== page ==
Rachel Gordan’s “Postwar Stories: How Books Made Judaism American” (Oxford University Press, 2024) explores how by the late 1960s, books helped the American reading public accept Judaism as a religion constitutive to America, along with Protestantism and Catholicism, and Jews as a religious community (as opposed to a racialized or ethnically defined one). 

Finally, “A Contract with God and Other Stories of Dropsie Avenue: Primary Texts, Eisner on the Graphic Novel and Comics, Reviews and Assessments, Criticism” (W. W. Norton & Company, Inc., 2023) is a celebration of one of the fathers of the American graphic novel, Will Eisner’s art. It contains his pioneering graphic novels first published in 1978, a collection of contemporary responses, and recent studies on the themes Eisner’s works addressed.

Color drawing of man entering a building in rain on the cover of "A Contract with God." Cover of Sandra Fox's book with color photograph of two young women on a bunker bed and the title printed in white. Cover of Rachel Gordan's book "Postwar Stories," black and white fonts printed on turquois background.

For readers interested in learning more about the Southern Jewish experience and particularly the history of Jews in Atlanta, the recent review article “Memoirs and Archives: Celebrating the Jews of Atlanta Jacob Morrow-Spitzer published in Southern Jewish History recommends three recent books. Among them is the autobiography “What’s Next? Southern Dreams, Jewish Deeds and the Challenge of Looking Back while Moving Forward,” which Atlanta-born Janice Rothschild Blumberg published in 2022. A communal organizer and nationally recognized author, she is also known as the widow of Rabbi Jacob M.  Rothschild—leader of the Temple community and a devoted civil rights activist, whose papers are available in Rose Library. Rothschild Blumberg recently passed away at the age of 100. Please see Emory University professor of history Eric Goldstein’s article commemorating her legacy on the website of the Tam Institute for Jewish Studies.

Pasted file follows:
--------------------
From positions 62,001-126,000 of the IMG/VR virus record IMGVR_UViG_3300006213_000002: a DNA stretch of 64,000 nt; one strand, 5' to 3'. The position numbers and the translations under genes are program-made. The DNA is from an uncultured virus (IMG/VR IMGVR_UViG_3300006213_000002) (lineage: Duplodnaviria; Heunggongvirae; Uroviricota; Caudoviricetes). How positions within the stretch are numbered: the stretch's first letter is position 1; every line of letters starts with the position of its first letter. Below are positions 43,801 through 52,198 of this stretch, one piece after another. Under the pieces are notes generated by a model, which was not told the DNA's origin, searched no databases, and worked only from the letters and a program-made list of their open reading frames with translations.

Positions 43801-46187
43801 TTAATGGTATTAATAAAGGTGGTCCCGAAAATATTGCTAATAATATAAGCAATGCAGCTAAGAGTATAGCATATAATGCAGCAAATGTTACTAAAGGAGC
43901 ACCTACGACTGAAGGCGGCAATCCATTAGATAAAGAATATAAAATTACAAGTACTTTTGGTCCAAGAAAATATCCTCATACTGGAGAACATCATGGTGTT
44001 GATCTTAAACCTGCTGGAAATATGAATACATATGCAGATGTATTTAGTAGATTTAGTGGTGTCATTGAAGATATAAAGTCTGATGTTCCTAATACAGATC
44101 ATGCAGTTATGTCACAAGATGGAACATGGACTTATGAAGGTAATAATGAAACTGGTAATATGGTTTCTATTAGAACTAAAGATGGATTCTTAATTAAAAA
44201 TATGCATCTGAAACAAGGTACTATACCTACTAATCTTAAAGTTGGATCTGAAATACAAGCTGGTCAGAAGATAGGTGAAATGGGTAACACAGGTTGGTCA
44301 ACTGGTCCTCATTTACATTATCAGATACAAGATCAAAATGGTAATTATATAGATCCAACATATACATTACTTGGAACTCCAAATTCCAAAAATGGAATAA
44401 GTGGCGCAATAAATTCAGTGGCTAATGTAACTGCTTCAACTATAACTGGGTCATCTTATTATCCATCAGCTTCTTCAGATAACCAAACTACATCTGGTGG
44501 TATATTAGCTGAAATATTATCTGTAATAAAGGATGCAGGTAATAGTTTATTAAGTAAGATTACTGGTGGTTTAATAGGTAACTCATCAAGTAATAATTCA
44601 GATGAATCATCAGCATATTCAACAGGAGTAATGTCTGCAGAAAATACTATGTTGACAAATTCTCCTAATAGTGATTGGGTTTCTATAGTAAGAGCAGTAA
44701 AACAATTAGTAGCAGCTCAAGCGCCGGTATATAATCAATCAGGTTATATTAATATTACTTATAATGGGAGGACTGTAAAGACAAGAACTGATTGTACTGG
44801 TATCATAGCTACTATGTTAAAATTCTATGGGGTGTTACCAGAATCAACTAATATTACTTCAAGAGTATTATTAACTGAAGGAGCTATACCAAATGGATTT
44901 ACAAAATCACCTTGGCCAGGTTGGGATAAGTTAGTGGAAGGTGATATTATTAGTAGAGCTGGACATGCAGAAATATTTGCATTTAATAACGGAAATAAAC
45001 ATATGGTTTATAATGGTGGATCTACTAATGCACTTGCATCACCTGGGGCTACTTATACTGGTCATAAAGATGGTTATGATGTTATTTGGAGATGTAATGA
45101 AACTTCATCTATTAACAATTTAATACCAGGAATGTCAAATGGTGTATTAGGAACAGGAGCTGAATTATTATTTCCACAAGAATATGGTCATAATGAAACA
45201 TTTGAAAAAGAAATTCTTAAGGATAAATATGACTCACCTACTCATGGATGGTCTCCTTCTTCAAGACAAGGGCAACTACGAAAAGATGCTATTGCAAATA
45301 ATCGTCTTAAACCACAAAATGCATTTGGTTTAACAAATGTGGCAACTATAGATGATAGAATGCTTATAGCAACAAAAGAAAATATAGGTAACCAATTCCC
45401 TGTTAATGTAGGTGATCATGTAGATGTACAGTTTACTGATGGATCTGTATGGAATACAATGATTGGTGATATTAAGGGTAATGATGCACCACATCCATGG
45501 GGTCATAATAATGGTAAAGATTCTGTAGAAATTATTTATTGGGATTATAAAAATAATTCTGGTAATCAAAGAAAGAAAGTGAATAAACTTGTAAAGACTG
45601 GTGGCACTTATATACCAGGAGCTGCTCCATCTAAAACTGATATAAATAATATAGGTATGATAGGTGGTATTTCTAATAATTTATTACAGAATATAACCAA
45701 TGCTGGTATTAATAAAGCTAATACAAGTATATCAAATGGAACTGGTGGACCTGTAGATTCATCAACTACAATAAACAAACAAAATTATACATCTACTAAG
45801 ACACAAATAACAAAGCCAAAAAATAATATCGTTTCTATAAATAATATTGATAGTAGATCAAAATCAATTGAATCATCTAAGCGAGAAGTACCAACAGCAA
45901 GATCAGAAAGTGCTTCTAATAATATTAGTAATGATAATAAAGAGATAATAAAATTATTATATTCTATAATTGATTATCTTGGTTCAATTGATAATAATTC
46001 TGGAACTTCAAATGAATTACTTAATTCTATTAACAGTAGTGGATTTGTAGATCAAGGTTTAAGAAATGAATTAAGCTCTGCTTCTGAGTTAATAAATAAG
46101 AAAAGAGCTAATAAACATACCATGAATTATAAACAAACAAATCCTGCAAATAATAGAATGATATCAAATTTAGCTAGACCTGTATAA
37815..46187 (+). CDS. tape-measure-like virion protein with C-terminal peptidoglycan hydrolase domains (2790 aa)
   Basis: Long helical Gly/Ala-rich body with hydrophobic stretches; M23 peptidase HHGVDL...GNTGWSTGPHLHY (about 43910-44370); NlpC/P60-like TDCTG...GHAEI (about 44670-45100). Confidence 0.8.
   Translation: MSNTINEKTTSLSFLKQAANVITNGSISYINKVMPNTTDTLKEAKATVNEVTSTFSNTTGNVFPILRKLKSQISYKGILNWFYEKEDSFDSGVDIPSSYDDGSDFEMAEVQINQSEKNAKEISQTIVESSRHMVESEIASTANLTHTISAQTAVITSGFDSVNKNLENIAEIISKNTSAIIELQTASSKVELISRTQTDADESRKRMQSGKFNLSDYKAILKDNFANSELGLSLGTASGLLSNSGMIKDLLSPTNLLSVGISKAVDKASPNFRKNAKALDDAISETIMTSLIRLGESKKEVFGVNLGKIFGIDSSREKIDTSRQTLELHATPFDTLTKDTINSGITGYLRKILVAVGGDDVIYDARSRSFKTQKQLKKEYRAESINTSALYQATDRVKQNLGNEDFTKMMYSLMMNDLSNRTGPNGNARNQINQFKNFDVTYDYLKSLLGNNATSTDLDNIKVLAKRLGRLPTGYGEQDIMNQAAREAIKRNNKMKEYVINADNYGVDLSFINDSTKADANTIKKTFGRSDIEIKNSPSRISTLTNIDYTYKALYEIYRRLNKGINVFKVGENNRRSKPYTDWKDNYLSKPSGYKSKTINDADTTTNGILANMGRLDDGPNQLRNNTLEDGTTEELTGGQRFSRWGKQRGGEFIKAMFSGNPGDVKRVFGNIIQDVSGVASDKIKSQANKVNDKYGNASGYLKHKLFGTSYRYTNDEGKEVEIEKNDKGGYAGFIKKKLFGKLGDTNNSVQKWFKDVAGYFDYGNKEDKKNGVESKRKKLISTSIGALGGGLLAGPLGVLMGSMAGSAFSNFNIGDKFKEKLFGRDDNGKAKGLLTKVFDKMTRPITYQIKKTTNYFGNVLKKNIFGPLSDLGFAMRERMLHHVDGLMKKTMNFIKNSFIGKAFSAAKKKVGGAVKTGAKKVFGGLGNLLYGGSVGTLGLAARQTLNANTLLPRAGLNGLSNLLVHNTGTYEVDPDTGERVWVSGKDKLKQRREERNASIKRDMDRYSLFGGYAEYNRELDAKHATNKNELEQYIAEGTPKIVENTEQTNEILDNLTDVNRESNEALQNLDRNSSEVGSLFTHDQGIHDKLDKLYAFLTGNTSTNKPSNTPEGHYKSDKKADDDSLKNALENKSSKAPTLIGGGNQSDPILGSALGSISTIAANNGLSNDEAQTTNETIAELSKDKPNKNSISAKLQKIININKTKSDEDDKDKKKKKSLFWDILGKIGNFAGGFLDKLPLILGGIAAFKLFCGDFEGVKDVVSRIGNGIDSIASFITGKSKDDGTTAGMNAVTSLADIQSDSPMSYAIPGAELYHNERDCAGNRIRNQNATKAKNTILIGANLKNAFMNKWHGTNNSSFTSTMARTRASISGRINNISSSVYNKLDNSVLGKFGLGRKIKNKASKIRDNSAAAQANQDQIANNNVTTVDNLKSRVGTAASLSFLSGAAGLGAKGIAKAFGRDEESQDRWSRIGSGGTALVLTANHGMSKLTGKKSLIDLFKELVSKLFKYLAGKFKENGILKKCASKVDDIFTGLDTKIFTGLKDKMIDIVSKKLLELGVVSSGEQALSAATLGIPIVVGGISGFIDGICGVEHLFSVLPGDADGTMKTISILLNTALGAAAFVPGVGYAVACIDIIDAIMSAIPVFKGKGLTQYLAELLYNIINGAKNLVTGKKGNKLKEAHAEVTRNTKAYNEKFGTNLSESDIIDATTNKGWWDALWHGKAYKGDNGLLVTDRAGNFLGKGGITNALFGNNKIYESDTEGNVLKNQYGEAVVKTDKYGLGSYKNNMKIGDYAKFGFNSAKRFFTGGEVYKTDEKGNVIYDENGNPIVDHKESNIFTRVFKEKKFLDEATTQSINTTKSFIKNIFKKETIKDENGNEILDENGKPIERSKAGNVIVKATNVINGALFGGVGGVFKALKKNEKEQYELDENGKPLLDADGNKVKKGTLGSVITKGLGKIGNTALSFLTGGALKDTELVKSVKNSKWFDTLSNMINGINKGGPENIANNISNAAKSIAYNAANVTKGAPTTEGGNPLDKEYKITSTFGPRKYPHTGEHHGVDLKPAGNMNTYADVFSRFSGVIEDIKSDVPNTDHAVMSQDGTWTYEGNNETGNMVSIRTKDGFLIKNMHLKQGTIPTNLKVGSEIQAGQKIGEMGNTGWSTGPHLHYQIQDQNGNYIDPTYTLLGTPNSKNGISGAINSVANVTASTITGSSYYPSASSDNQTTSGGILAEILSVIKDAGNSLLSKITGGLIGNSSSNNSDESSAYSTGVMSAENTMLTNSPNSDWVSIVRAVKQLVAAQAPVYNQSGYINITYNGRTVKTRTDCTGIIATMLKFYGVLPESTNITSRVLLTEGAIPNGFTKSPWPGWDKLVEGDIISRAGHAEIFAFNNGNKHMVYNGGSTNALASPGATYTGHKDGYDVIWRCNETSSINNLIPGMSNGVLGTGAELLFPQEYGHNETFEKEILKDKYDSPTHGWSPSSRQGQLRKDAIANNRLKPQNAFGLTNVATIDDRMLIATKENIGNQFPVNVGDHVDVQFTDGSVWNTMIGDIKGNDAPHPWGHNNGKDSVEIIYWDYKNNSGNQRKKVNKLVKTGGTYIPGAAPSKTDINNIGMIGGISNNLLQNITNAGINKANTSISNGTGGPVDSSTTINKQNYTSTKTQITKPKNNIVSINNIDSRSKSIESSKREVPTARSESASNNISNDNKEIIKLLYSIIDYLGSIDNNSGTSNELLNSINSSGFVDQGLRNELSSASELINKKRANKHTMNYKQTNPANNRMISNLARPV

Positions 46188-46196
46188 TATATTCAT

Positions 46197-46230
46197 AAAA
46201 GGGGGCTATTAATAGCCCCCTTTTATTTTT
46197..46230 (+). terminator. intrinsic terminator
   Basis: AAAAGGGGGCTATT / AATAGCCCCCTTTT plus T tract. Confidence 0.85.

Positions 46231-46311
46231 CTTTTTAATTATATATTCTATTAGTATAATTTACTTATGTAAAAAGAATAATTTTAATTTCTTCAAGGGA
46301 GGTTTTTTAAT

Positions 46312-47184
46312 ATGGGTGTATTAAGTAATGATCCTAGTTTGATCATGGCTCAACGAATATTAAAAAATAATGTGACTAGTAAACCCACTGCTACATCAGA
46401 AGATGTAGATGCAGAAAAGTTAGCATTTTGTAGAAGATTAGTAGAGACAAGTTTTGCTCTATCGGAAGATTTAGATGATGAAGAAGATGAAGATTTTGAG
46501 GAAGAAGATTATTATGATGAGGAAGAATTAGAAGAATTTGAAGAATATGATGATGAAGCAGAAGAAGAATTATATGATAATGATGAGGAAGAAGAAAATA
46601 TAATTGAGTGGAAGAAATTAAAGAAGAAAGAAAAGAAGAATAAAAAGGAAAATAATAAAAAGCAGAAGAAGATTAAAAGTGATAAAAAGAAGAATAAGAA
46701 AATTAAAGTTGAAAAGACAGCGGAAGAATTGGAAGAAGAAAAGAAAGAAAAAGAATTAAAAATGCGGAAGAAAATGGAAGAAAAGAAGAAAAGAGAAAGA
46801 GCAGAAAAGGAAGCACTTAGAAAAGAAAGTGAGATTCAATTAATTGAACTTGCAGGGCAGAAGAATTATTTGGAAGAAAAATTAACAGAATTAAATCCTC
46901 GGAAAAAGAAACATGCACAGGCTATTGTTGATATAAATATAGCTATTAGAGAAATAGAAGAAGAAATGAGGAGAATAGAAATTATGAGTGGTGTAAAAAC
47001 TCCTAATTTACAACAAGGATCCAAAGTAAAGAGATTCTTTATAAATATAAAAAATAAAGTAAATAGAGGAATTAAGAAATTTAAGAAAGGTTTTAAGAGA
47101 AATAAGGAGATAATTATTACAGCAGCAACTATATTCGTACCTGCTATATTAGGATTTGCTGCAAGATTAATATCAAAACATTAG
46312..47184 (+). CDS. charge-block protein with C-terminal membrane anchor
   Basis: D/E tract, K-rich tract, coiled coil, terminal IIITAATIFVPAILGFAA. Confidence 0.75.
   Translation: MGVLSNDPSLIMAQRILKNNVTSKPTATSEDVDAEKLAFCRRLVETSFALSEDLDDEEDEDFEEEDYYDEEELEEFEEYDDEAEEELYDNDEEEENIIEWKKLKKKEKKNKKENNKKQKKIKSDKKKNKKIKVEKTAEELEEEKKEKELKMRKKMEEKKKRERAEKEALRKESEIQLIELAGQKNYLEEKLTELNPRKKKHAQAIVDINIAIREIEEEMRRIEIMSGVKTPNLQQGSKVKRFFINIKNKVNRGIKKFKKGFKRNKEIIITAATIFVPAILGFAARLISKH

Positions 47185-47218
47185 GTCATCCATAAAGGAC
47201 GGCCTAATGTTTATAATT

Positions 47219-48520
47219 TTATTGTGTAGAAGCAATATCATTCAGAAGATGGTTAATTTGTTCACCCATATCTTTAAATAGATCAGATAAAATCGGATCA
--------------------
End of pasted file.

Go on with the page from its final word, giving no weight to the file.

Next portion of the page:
Egg Cream, a short documentary about the famous chocolate soda, weaves together personal memories of a beloved drink and the history of Jewish immigration to the US. The drink is both a product and—to a certain extent—symbol of the modern Jewish immigrant experience in the US. This short movie is just one among the documentaries and feature films that explore Jewish contributions to the American experience. 


Emory Libraries is the home of a broad variety of databases offering access to various resources, such as newspapers, communal documents, private correspondence, and more. “Jewish life in America, c1654-1954: sources from the American Jewish Historical Society, New York” opens a wide window onto Jewish American history.


Whether published by Jewish organizations, such as the Jewish Agricultural Society or the Hebrew Sheltering and Immigrant Aid Society of America, or turning to general audiences, such as the Yiddish-English פֿאָרווערט,Forṿerṭs”, or “Forward,” Emory’s libraries hold over 80 periodical titles pertaining to the Jewish American experience. 

Additional resources 

Rose Library’s archival resources and rare books offer unique insights into Jewish American histories, especially in the American South. A guide for further readings on the Jewish American experience is available here. 

—by Katalin Rac, Jewish Studies librarian